Seek Out A Spanish Wine For Your Christmas Dinner
The holiday season is undoubtedly a time of joy and celebration. While many people spend countless hours preparing meals for these events, much less thought is given to the wine selection. With just a few guidelines however, and some enticing examples of Spanish wines matched with Christmas dishes from around the world, you’ll see how easy the task becomes.
Food and wine pairing basic rules
First and foremost, it’s important to note that the basic tastes in food have a much greater impact on our wine than the reverse. How many times have you taken a bite of something only to return to your wine and be disappointed? You likely blamed it on the wine.
The culprits in food include bitterness, sweetness, umami, or spicy heat. Salt on the other hand is our savior. Salt is of course a flavor enhancer, so it’s no surprise that its presence in food improves our perception of a wine’s texture and flavors. Acidity can also be positive for wine. When found in food (think vinegar, lemon juice, tomato sauce, etc.) it decreases the perception a wine’s tartness, which in turn increases the perception of its fruit and therefore “sweetness”. This is a force for good as long as our wine has enough acidity to begin with.
With this in mind, let’s see what’s cooking for Christmas.
Beginning in Nordic Europe, countries such as Sweden and Finland often start their holiday meal with cold fish plates, chief among which is pickled herring. The sour nature of the dish coming from the vinegar will dramatically decrease the wine’s perceived acidity. Therefore, we’ll want to match it with a wine whose bright flavors and crisp texture won’t turn flabby, such as the elegant Albariños of DO Rías Baixas, especially from the Val do Salnés subregion where the highest levels of acidity are to be found.
Christmas side dishes
Side dishes often receive little attention regarding food and wine pairing. Yet they can offer the biggest challenges. We only need to look to the UK or Germany to find brussel sprouts or sauerkraut respectively accompanying the main Christmas roasts.
Brussel sprouts are notoriously difficult to pair, as the sulfur compounds they contain generate unpleasant reductive flavors in wine. Given that these same flavors can appear separately in wine due to a lack of oxygen during alcoholic fermentation, and that oxidation is the opposite of reduction, oxidative wine styles such as Amontillado, Oloroso or Palo Cortado make the best match. Driven by tertiary notes of leather, nuttiness, tobacco and autumn leaves, these wines more easily harmonize with the earthy flavors of brussel sprouts.
As for sauerkraut, the lacto-fermentation used to produce it creates both a pungent acidic tang – thus decreasing the perception of a wine’s acidity – and an umami savoriness, which will make a wine taste dryer, more bitter and less fruity. The best wine should therefore have higher levels of acid and a pronounced flavor intensity. An interesting pairing here are the late-harvest styles made in the Basque Txakolina subregions. These white wines have riper fruit flavors and clear residual sugar, yet they’re not sweet enough to pair with most desserts, and the piercing acidity of the Hondarrabi Zuri grape balances the wine’s perceived sweetness.
Christmas main courses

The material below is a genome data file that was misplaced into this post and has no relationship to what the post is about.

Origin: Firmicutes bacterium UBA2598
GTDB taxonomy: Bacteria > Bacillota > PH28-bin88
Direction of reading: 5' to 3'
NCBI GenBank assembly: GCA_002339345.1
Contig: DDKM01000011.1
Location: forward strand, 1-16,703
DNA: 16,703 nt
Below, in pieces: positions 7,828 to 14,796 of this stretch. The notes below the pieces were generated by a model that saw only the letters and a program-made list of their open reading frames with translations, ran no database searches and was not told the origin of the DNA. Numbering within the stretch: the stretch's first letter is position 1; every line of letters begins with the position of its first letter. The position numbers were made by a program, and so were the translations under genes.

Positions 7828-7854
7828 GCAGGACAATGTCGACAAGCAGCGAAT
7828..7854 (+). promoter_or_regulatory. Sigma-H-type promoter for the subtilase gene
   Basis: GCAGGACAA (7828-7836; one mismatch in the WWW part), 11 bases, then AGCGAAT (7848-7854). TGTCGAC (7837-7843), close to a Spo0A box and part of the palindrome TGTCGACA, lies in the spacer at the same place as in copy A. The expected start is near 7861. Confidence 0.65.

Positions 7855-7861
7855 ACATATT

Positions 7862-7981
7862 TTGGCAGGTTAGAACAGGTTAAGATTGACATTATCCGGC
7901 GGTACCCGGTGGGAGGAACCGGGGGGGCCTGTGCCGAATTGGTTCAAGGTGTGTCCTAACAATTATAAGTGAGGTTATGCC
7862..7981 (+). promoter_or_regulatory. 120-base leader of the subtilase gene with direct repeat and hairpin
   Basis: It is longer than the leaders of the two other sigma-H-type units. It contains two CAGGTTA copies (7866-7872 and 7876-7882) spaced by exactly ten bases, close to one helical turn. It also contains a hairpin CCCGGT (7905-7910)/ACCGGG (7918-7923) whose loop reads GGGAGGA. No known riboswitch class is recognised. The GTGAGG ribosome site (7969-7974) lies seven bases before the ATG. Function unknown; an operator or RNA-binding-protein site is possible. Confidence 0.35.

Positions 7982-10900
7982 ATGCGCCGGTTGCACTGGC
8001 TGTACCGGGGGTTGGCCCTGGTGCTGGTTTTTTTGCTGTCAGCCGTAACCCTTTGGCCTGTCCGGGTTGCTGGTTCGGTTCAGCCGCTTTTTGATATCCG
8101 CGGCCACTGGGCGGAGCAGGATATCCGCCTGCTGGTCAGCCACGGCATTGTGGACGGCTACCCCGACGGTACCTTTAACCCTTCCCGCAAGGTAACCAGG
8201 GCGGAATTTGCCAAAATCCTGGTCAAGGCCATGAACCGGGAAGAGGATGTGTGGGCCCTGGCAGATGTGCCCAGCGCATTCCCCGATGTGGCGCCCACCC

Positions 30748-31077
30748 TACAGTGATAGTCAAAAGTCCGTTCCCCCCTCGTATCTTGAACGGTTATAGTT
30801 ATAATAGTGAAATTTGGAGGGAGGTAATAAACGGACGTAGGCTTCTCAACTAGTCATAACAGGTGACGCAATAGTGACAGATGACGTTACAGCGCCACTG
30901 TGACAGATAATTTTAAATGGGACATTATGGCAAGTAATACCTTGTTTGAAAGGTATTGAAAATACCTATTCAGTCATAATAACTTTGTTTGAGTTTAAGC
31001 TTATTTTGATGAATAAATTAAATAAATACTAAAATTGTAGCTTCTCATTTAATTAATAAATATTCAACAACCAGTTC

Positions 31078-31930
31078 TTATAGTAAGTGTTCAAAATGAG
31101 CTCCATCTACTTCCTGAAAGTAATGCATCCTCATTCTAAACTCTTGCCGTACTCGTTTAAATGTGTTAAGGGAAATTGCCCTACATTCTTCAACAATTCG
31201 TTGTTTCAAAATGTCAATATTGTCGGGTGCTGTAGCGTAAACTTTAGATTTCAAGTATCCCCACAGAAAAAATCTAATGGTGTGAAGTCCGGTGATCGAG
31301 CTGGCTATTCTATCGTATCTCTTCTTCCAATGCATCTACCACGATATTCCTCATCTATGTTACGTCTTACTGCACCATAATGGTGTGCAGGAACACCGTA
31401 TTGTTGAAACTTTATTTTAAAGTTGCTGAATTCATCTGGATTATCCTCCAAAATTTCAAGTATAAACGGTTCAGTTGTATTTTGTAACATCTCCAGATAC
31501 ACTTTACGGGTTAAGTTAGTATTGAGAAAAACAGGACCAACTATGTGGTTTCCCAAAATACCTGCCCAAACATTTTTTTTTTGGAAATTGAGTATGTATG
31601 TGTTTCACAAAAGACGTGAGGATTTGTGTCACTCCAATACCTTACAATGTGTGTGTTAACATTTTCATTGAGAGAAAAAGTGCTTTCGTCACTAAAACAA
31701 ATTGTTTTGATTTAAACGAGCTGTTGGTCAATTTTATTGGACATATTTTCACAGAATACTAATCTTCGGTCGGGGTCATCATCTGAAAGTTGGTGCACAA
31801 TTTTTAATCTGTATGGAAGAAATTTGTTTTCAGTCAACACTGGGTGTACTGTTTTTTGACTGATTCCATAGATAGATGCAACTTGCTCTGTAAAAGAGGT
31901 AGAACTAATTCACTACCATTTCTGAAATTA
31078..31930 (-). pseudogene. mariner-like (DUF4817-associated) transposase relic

Roasted meat as a main course is a strong tradition in many countries, be it the roasted turkey in the UK and US, roasted lamb in Greece and Iceland, or roasted goose in Germany. Whether it’s the fattiness of the meat itself or the gravy served along with it, a bolder-flavored wine is needed with enough acidity to cut through the fat, cleansing and preparing your palate for the next bite.
Many Spanish Tempranillo-driven reds offer both characteristics, thanks to a balanced combination of a warmer climate that produces more intense flavors, and higher altitude vineyards that help retain refreshing acidity. Stronger-flavored dishes will benefit from the riper fruit and more powerful structure of Ribera del Duero’s reds, while the delicacy offered by Rioja’s more classic styles would be a better fit for more subtly flavored meats.
It is dessert however that most stands out in our minds when planning Christmas meals. Italy’s panettone, Austria’s Apfelstrudel, France’s bûche de noël sponge cake, Spain’s turrón, Christmas pudding in the UK, or the countless variations on cookies in the US. What they all share in common is a high level of sugar, one of wine’s worst enemies.
Sugar in food is a torpedo for dry wines, as it decreases the perception of a wine’s fruitiness and sweetness yet increases the perception of its bitterness and acidity. To triumph, your wine must be at least as sweet as your dessert. Not knowing this, many people shy away from sweet wines because they taste them in isolation and find them to be cloying, forgetting that the accompanying dessert will actually decrease the wine’s perceived sweetness and bring it into balance.
Here is where Cream sherries fit the bill perfectly. The more ambitious artisan examples – the VORS category especially – are a blend of roughly 75% dry Oloroso sweetened with 25% Pedro Ximénez. The 30-year old average age of these wines allows the sweetness to fully integrate, creating a harmonious fusion of flavors that include nougat and caramel, leather and chocolate, raisins and dates.
The final basic rule is that in the end, personal preferences should still take precedence when matching wine and food. Given the above tips however, and the large diversity of wine styles within Spain, you’re that much closer to finding the perfect Spanish wine for your table this Christmas.
Text: Nygil Murrell